Whether it’s a dull ache or a sharp stab, back pain is among the most common of all medical problems. In any three-month period, about one-fourth of U.S. adults suffer through at least one day of back pain.
Many people lump all back aches and pains together as a “bad back.” But there are actually many causes for back pain, including muscle spasms, ruptured disks, back sprains, osteoarthritis, infections, and tumors. One possible cause that rarely gets the attention it deserves is ankylosing spondylitis (AS), a form of arthritis that’s associated with long-term inflammation of the joints in the spine.
If you’ve never heard of AS, you’re certainly not alone. Yet it’s more prevalent than you might think. AS is head of a family of diseases — also including psoriatic arthritis and reactive arthritis — that cause inflammation in the spine and joints. As many as 2.4 million U.S. adults have one of these diseases, according to a 2007 study published by the
AS mainly affects the spine and sacroiliac joints (places where your spine joins your pelvis). Inflammation in these areas can cause back and hip pain and stiffness. Eventually, long-lasting inflammation may lead some bones of the spine, called vertebrae, to fuse together. This makes the spine less flexible and may lead to a stooped-over posture.
At times, AS also affects other joints, such as those of the knees, ankles, and feet. Inflammation in joints where your ribs attach to the spine may stiffen your ribcage. This limits how much your chest can expand, restricting how much air your lungs can hold.
Occasionally, AS affects other organs too. Some people develop inflammation of their eyes or bowel. Less often, the largest artery in the body, called the aorta, may become inflamed and enlarged. As a result, heart function may be impaired.
AS is a progressive disease, which means that it tends to get worse as time goes by. Typically, it starts with pain in your low back and hips. Unlike many kinds of back pain, however, the discomfort of AS is most severe after a rest or upon rising in the morning. Exercise often helps it feel better.
Typically, the pain comes on slowly. Once the disease is established, the symptoms may ease and worsen for periods of time. But as the years pass, the inflammation tends to move up the spine. It gradually causes greater pain and more restricted movement.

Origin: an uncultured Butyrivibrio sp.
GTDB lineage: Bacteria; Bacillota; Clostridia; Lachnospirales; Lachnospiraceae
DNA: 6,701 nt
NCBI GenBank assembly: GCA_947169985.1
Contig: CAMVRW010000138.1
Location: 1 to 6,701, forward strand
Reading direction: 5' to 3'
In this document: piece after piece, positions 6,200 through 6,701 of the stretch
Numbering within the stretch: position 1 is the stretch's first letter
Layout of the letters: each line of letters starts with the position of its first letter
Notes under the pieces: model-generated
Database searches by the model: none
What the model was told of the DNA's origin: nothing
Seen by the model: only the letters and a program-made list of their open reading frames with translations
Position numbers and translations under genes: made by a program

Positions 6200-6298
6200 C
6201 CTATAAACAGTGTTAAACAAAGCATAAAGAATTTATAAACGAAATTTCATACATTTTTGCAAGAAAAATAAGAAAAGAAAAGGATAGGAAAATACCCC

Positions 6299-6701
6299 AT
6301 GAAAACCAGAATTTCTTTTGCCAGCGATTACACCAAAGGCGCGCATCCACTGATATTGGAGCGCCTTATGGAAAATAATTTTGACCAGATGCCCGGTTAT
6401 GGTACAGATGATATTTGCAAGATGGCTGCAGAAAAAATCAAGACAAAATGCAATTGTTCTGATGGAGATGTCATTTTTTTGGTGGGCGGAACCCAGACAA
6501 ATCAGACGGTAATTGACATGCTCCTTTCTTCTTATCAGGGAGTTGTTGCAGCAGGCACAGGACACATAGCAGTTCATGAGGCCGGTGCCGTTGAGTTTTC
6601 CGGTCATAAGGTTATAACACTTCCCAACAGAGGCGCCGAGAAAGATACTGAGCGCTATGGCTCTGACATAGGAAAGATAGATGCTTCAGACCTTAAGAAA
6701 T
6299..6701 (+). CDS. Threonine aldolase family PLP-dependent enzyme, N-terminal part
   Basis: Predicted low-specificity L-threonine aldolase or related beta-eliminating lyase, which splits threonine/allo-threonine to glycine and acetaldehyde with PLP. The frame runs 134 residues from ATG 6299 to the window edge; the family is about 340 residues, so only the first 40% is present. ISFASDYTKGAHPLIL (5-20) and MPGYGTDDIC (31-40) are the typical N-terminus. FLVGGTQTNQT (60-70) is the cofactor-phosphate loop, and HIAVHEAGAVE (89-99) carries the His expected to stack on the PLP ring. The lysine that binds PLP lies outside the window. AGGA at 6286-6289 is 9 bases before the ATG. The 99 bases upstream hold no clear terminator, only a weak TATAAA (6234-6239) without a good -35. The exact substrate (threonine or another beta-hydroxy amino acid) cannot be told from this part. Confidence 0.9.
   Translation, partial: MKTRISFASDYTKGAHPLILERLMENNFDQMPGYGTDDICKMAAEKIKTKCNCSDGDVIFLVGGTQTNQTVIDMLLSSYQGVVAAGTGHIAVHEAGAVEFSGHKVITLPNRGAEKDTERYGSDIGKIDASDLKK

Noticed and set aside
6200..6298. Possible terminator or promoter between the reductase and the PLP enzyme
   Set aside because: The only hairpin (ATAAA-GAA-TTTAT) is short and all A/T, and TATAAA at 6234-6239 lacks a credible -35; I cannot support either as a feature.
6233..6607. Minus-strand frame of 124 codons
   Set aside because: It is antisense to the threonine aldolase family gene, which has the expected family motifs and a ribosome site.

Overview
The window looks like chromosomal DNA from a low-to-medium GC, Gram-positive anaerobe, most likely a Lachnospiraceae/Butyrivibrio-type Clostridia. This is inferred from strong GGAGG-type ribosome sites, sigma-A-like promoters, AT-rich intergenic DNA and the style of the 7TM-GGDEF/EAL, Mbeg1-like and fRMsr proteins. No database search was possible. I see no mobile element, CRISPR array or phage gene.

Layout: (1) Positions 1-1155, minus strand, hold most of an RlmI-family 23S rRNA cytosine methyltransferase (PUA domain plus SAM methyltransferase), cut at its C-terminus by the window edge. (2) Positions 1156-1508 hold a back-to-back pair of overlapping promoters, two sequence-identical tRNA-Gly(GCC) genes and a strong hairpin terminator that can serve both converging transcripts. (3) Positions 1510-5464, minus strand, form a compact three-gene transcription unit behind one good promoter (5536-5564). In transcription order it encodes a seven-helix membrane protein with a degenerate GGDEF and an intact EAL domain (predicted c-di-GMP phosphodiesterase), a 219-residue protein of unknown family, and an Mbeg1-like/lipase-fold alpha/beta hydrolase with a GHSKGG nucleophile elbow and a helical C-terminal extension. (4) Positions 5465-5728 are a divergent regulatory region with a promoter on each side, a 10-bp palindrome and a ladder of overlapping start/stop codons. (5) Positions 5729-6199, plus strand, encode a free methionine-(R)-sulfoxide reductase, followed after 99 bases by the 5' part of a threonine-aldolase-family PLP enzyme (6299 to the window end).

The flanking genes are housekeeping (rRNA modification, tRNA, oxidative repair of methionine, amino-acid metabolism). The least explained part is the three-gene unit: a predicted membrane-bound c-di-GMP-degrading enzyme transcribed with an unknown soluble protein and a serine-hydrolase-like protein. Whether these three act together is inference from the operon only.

The symptoms of AS vary from person to person. Here’s a look at how they might progress:
- As your
lower spine stiffens and fuses: You can’t get close to touching your
fingers to the floor when bending over from a standing position.
- As pain
and stiffness increase: You may have trouble sleeping and be bothered by
- If your
ribs are affected: You may find it difficult to take a deep breath.
- If the
disease spreads higher up your spine: You may develop a stooped-shoulder
- If the
disease reaches your upper spine: You may find it hard to extend and turn
inflammation affects your hips, knees, and ankles: You may have pain and
inflammation affects your feet: You may have pain at your heel or the
bottom of your foot.
inflammation affects your bowel: You may develop abdominal cramps and
diarrhea, sometimes with blood or mucus in the stool.
inflammation affects your eyes: You may suddenly develop eye pain,
sensitivity to light, and blurred vision. See your doctor immediately for these
symptoms. Without prompt treatment, eye inflammation can lead to permanent
There’s still no cure for AS. But treatment can ease its symptoms and may possibly keep the disease from getting worse. For most people, treatment involves taking medication, doing exercises and stretches, and practicing good posture. For severe joint damage, surgery is sometimes an option.
If you’re bothered by long-term pain and stiffness in your low back and hips, don’t just write it off to having a bad back or not being 20 anymore. See your doctor. If it turns out to be AS, early treatment can make you feel more comfortable now, and it might prevent some serious problems in the future.